Jesus pursued his obsessive love for us by choosing the indignity of being human, then spending a lifetime serving and loving others, then choosing a death in which he gave his life and his body as the fuel for us to have eternal life—all the while having, but not using, the power and authority to save his life and become king.
That’s the reason why I pray for the failure of all the Trumps and Clintons and Obamas and Bushes—because their morality and their means of pursuing it is rebellion to God’s way for mankind to relate to one another.
Making a Murderer caused many who saw it to seriously question, if not abandon, one of the convenient fictions that most Americans believe—that, in the unlikely event we get arrested for a crime we didn’t commit, all we have to do is explain ourselves and the system will quickly realize that it made a mistake. After all, only guilty people hire lawyers.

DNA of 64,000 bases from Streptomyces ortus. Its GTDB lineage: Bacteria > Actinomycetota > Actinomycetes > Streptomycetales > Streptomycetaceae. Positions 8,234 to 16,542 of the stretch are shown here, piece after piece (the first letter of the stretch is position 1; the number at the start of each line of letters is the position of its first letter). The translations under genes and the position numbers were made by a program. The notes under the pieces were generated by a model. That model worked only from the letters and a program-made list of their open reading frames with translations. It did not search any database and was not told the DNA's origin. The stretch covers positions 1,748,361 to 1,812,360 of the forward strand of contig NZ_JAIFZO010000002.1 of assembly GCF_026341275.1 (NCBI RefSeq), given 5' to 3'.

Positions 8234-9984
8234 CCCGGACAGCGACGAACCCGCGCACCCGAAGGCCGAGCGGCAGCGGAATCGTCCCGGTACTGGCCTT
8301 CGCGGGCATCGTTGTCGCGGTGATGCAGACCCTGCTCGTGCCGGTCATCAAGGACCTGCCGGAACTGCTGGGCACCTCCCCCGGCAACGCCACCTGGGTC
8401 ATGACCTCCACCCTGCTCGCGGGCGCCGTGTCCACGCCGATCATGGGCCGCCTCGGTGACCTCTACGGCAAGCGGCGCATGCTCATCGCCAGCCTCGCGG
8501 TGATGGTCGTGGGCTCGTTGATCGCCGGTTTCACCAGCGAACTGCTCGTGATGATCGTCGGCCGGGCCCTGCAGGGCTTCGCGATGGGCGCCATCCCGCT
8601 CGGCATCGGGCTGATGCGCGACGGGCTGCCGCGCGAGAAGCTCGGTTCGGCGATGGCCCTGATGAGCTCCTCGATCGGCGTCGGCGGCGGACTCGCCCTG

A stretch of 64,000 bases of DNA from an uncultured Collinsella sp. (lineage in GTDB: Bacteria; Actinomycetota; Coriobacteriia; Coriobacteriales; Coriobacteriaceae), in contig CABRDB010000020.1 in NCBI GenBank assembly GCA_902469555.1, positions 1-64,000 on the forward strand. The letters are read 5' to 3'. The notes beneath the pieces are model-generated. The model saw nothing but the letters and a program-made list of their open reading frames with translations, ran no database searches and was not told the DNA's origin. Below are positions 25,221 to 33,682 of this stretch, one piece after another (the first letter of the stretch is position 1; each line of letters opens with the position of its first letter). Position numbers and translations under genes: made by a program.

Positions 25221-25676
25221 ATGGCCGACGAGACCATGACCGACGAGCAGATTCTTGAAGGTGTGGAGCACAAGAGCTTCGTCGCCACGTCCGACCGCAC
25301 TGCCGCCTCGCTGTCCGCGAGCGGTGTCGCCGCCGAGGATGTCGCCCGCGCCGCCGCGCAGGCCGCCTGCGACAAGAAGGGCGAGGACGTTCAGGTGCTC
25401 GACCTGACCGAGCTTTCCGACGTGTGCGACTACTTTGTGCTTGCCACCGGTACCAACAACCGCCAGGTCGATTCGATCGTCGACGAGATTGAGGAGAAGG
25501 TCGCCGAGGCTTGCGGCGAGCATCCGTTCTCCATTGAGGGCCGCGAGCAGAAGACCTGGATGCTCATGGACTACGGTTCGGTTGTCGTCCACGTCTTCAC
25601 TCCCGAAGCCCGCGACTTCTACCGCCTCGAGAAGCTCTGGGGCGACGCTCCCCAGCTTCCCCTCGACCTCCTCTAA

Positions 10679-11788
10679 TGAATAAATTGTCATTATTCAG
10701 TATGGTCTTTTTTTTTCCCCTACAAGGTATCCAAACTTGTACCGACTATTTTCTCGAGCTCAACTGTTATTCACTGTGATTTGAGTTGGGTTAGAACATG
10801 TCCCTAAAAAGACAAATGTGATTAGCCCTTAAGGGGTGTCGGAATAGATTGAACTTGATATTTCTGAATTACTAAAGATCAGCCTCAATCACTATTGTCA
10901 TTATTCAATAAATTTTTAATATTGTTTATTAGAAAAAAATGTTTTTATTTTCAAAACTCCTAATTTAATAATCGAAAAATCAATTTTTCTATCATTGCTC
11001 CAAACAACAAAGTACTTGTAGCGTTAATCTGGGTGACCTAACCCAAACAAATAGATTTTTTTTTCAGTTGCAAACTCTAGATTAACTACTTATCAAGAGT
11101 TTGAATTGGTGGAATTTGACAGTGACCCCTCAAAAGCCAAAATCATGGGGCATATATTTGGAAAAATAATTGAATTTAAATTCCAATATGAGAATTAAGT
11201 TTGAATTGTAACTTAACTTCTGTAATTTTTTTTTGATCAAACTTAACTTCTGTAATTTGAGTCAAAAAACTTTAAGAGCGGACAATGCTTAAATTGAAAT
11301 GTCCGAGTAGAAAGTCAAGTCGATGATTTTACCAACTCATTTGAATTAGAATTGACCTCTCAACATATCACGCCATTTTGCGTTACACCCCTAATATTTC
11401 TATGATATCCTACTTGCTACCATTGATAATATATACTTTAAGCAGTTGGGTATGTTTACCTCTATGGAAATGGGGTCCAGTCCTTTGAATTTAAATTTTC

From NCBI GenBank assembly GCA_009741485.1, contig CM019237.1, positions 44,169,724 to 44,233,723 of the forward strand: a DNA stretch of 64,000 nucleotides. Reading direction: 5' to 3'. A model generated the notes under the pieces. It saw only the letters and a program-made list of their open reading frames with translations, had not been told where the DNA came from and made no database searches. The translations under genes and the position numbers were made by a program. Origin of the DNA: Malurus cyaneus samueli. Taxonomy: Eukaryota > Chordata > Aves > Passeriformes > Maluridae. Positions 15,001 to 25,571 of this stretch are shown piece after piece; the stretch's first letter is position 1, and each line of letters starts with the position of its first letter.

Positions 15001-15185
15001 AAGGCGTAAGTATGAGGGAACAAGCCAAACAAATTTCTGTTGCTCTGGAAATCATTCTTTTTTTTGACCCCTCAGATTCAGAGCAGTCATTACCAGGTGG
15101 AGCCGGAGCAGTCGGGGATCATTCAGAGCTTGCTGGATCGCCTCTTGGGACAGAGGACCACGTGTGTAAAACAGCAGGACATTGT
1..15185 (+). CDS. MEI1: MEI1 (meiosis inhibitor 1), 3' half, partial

Tom Woods is the indispensable man of libertarianism.
No one alive (may Murray Rothbard rest in peace) has the knowledge of history, economics, and political philosophy and the ability to effectively communicate these ideas that Woods has.
His success as a writer and podcaster directly inspired me to start this website, and I look at the sheer scope, volume, and quality of his work as a challenge to produce quality work of my own.
If you’re fairly new to libertarian ideas, it may take a while to sort out the truth from the many popular misconceptions—No, we don’t think big business should be able to do whatever it wants, we have nothing to do with Lyndon LaRouche, and we don’t think schoolchildren should be allowed to buy heroin at CVS.
So, rather than go to media outlets that often distort—intentionally or otherwise—what actual libertarians actually mean, let’s hear from one of the very best, most passionate libertarians there is: Judge Andrew Napolitano.